Why he’s interesting // This Willowick native has been a nose tackle for the Cleveland Browns, actor on Saved by the Bell: The College Years, football analyst, sports reporter and sports anchor. He now hosts an afternoon radio talk show on WNIR 100.1 in Akron. This fall, he opened Bob Golic’s Sports Bar and Grille.
Cleveland eats //Golic’s restaurant offers classic Cleveland fare and bar food. It may also soon serve some of the stuff his mom used to make on Sundays. “It was pork, dumplings and sauerkraut. Not every Sunday, but enough to make it a very strong memory.”
Hometown kid //“Being able to play football in my hometown was it for me.” He says every game he played in a Cleveland Browns uniform was special to him.
Sibling rivalry? //Golic says there isn’t one. He says he has been there, done that when it comes to his younger brother Mike’s radio and TV career with ESPN. Now Bob prefers to spend more time with his wife and kids. “I want to get out of work, hop in the car and hurry over to whoever’s game is going on.”
Yeah, OK, but who was the better football player? //Golic says it’s a “no-brainer” when you compare his 14 seasons in the NFL and three Pro Bowl appearances to Mike’s nine seasons and zero Pro Bowls.
Zack Morris or A.C. Slater? //While the women swoon for Saved by the Bell ’s Zack Morris (aka Mark-Paul Gosselaar), Golic says he’s closer to Mario López. The actor was even a guest at Golic’s wedding.
Age 23 | I’m an exporter of Moroccan rugs
Why she’s interesting //She’s a 23-year-old Oberlin College grad who started Kantara Crafts last year, a fair-trade business that exports Moroccan rugs and other goods to the United States, thus helping provide a living wage for Moroccan families.
How does a 23-year-old do this? //Kate took a break from Oberlin with a plan to spend six months in Morocco learning Arabic and volunteering for a group to end child labor. While there, she learned about the plight of women rug-weavers exploited by larger industries. “Middlemen would buy the rugs for next to nothing and sell them to tourists in big cities for higher prices.”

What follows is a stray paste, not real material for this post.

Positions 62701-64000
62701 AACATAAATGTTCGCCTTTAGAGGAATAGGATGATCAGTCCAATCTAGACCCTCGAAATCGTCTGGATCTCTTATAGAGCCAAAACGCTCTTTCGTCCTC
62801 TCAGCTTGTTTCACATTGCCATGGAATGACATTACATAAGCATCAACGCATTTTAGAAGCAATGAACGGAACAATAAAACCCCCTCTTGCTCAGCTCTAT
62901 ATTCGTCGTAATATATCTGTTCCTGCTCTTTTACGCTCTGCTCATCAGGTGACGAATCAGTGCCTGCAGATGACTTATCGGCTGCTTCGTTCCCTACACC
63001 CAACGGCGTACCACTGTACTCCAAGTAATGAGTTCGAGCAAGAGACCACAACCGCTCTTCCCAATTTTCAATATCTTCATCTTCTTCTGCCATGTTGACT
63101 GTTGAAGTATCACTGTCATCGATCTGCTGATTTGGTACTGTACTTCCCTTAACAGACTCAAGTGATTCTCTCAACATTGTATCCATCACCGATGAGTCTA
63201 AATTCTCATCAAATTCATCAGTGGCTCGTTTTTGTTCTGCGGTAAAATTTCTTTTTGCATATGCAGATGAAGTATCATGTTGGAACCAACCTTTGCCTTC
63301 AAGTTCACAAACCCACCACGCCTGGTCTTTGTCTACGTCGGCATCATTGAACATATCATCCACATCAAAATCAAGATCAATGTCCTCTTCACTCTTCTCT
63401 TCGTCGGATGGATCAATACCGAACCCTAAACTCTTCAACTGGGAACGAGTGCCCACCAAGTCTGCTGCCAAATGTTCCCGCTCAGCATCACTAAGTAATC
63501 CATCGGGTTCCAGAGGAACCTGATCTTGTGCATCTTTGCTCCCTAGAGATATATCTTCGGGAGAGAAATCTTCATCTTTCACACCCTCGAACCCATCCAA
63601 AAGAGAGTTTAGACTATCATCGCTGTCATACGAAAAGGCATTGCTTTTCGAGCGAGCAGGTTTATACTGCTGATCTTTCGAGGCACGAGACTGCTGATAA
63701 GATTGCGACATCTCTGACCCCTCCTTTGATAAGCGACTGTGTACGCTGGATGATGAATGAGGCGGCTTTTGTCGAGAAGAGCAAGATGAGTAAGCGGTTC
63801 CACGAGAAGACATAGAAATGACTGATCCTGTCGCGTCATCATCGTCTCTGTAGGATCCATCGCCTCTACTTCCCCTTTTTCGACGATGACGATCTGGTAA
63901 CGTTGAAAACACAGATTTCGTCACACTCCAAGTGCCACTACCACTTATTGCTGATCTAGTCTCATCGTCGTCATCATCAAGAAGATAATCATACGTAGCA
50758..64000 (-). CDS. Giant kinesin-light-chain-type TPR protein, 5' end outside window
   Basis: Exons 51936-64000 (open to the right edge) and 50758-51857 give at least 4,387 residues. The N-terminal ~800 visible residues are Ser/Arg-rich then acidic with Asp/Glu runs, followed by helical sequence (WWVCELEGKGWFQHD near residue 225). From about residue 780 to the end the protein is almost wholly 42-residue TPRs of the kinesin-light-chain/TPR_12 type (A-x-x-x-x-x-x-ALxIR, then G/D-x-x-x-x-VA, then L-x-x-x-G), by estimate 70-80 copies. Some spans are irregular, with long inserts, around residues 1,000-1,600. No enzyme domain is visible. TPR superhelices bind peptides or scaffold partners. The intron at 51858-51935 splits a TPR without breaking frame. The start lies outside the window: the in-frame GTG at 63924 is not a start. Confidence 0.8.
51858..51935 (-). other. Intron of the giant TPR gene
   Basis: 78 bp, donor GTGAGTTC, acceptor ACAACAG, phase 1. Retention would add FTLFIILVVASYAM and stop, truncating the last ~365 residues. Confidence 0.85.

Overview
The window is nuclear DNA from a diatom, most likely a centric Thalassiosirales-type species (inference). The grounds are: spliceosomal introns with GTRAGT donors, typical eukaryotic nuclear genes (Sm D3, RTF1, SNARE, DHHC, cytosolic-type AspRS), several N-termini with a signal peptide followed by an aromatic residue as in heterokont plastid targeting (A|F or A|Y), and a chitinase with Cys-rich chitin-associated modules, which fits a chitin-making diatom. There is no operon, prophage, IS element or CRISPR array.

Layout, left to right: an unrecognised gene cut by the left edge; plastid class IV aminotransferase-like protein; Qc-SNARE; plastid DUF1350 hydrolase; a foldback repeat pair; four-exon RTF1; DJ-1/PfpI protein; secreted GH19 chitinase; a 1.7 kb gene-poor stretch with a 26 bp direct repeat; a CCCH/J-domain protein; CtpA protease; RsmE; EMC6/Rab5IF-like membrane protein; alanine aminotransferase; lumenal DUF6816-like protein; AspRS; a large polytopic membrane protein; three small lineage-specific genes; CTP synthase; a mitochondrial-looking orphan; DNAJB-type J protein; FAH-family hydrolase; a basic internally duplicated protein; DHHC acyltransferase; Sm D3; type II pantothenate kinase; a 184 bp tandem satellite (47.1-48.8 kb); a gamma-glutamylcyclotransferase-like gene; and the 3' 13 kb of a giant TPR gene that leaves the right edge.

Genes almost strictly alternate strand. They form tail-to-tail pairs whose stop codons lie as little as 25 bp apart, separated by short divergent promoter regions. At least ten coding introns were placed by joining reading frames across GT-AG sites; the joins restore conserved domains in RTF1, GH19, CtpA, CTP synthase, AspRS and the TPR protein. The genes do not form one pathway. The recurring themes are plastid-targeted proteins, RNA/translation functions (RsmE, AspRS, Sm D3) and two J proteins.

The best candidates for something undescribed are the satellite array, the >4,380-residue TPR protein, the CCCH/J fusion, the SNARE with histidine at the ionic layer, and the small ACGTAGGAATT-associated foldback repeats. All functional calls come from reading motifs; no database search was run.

Kantara ... //Means “bridge” in Arabic
How it’s helping //The profits from Kantara Crafts are used to help increase the standard of living in Morocco and to provide better education in Moroccan schools. Kate also collaborated with Peace Corps cooperatives to ensure decent living conditions for Moroccan workers.
Surf’s up //While in Morocco, Kate had plenty of visitors at her place via the CouchSurfing network, an online site that helps link travelers with people who are willing to host them at their home. Kate’s place was quite popular with travelers from Europe, Asia and the United States. “There was a three- or four-month period where we had a couch surfer every night of the week.”
Age 36 | I’m the curator of exhibitions for the Akron Art Museum
Why she’s interesting //She’s worked at Sotheby’s in New York City and alongside Toby Lewis, who built Progressive Corp.’s massive corporate art collection. Now Rudolph spends her days bringing the public face to face with great art at the Akron Art Museum.
Artistic start //“When I went off to college, I was encouraged to get a liberal arts college education because my parents didn’t think that being an artist would be fruitful. I immediately started taking art history classes. I discovered that it was my ideal way to learn about history and culture visually.”
Favorite artist //“I tend to be pretty fickle about art. But Mark Rothko is one of my all-time favorite artists. He is an abstract expressionist, and his paintings are these floating rectangles of color. It’s very, very emotional — the colors just sort of resonate this amazing emotion.”
Putting together a collection //“I am in the midst of organizing an exhibition comprised of art works from 13 different artists from all over the world. What I am doing is identifying work that I want to include in the exhibition, and then I contact the artist, the gallery or the museum that has the work. It’s a complicated process. It’s exciting to organize an exhibition from scratch.”
Working with Toby Lewis //“She has an incredible stamina for art that is definitely contagious. I saw a ton of art, and the Progressive Collection is really amazing for a corporate collection. They have all the superstar artists from the last 30 years.”
Tips for enjoying art //“Be open to it. Don’t feel like you have to analyze or understand it.”